Since there was a patch of yellow twig dogwood already, it made sense to plant more of it. So we brought in six new specimens of Cornus stolonifera. I normally prefer the red twig dogwoods but here we had no choice. Yellow twig it was.

The plants don’t require any pruning but the potted plants had to be cleaned-up a bit. I removed some of the dead and anything low at the base.



The dogwood on the right has been cleaned-up.


Once the plants were laid out, the planting was fairly easy. Just remember to rough up the roots before you stick the plant in the ground. Since the roots are circling in the pots, I make north to south cuts with my Felco2 snips. Don’t worry, the roots can handle it.



The two smallest specimens were planted closest to the maple where the digging was the worst.


Plant details

Cornus stolonifera is a densely branched shrub with creamy white flowers; and creamy white fruit. It’s best mass planted. In this case we already had the same yellow twig dogwood on the right.

The yellow twig dogwood grows 6-8′ tall and likes full sun or partial shade. It will get plenty of sun in this location. No pruning is necessary but since this is a busy strata unit corner, I know it will get sheared, eventually.

All done



All done!


It’s always a good idea to top dress new installs with soil. Here we installed half a yard of mulch for an instant sharp look. And lastly, a courtesy blow finishes the install. Always leave your work area clean.

Fall landscape projects, part 2

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In an earlier post about fall landscape projects we looked at river rock and aged mulch installs. In this post we continue with more examples of landscape projects that are perfect for the fall. The weather is still decent so take advantage of it by improving your landscapes.

Blowing bark mulch

If you have a larger property or strata site, it can make more sense to have bark mulch blown in. There are several local companies that do this. They can transform the look of your site almost instantly. Paying for lots of labour hours by moving lots of yards of mulch by hand with wheelbarrows might not make sense.

Sure, if you have 4 yards to move, that’s fine. But how about 80 yards?

One key is to be present when bark mulch is being blown in. Walk the crew and show them precisely what should get covered. There may be some exceptions or no-go zones so explain it to them.



Bark blowing saves you a lot of time.


Lawn repairs

Weak lawns can be top-dressed and over-seeded right now because we still have decent temperatures for grass seed germination. I observed three lawn repair projects recently. One was for a weak lawn where shade is an issue. The home owner did everything himself without involving his strata council. The other two projects involved lawn repair after dog damage. And as we know, unless you keep the dogs away, the lawn will get damaged again. Very few people take the time to hose off their lawns after their dogs finish their business.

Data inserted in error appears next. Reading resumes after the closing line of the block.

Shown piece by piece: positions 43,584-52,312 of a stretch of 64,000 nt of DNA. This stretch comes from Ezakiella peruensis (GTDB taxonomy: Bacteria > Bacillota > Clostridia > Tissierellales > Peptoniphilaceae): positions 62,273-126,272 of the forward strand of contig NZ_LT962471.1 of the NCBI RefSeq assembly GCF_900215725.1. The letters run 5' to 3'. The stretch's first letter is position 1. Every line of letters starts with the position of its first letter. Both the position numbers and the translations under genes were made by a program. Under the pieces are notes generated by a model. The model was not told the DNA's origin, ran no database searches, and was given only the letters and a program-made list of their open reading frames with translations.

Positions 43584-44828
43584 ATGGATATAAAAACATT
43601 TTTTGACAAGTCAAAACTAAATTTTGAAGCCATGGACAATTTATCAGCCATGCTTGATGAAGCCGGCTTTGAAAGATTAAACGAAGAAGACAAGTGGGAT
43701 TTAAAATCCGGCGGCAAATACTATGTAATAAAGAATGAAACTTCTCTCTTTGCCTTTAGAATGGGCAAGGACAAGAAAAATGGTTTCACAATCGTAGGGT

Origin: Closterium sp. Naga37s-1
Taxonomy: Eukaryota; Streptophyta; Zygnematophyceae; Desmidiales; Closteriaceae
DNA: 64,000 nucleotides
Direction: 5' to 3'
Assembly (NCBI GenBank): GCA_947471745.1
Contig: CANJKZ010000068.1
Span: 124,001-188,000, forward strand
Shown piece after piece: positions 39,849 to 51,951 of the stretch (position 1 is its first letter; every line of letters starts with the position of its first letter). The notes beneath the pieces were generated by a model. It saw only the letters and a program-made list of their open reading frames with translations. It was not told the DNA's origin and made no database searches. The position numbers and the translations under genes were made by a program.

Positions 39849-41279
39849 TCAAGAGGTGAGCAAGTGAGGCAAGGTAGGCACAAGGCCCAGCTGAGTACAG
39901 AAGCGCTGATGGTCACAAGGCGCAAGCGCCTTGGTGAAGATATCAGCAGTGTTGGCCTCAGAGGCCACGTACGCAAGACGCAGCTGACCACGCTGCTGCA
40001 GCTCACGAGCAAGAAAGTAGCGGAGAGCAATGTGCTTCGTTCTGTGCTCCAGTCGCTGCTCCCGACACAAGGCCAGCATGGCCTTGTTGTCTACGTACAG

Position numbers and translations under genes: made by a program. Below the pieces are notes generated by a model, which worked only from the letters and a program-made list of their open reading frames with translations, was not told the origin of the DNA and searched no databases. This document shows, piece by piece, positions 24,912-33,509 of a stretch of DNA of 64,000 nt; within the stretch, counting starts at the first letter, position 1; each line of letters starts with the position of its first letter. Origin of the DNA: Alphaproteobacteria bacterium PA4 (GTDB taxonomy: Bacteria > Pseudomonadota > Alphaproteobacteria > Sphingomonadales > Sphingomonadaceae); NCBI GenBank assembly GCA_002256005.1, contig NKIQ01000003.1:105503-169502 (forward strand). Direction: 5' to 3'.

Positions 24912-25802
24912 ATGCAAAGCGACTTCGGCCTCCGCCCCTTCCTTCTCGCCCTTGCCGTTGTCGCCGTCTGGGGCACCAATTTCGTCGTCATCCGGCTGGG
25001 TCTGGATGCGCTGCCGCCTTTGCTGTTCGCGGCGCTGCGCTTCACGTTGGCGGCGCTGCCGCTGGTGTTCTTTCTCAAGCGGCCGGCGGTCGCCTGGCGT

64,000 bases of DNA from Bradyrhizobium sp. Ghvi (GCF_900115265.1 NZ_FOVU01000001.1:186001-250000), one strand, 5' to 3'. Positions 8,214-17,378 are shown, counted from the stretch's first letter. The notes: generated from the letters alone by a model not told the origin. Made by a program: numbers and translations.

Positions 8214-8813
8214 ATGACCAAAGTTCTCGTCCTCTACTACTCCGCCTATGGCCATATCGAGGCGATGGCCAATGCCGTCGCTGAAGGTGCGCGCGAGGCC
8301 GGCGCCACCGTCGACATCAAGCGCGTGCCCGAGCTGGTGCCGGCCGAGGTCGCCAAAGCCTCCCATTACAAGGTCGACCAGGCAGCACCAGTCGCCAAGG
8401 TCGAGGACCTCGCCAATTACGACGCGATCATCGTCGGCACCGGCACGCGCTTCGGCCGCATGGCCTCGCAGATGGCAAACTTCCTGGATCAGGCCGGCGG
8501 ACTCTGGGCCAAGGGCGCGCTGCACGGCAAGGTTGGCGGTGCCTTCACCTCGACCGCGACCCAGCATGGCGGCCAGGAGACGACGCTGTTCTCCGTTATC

In step 1 you install new turf blend soil and then you rake it so it’s even.

In step 2 we over-seed the lawn with good quality seed.

In step 3 we roll the lawn nicely with a roller. Just fill it up with water and run it over your lawn. This flattens the soil and ensures seed-soil contact.

In step 4 lightly sprinkle water over your new lawn. Fast germinating seed can germinate in seven days. Some seed mixes take longer. Temperatures can vary from place to place so don’t panic.





We have germination but the dog inside is waiting.



This photo is from the day of completion. It will take 7-14 days to get germination.








What can you do to improve your landscape this fall?



Free garden and landscape seminar May 11, 2016

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Free seminar

A free gardening seminar in Port Moody within walking distance from my place will take place on Wednesday May 11, 2016. It sounds great already! Remember, this is in line with our goal of continuous improvement. Free education is awesome.

Master Gardener Dr. Linda Gilkeson will talk about “Naturally resilient gardens and landscapes.” Come learn how to make your lawns and gardens more resilient to variable weather patterns; and about year-round natural gardening, native plant selection and natural pest management. Also discussed will be gardening methods for drier and warmer summers, water shortages, and other types of extreme weather. This is very topical. I am in. Notebook in hand. Are you?

When: Wednesday May 11, 2016

Where: Inlet Theatre, 100 Newport Drive, Port Moody

Admission: Free!

A Sedum solution

The theme of this seminar reminds me of a recent strata complex case in Langley. The complex boulevard beds are exposed to the sun and the original planting didn’t survive. Planted between Acer campestre trees were Skimmias and Heathers. Many of them didn’t survive the hot summer. The proposed solution is to plant succulents like Sedums between the trees. It will be interesting to see what happens; and if we get another hot summer.



Acer campestre and some surviving Heathers and Skimmias; Sedums will replace the Skimmias and Heathers.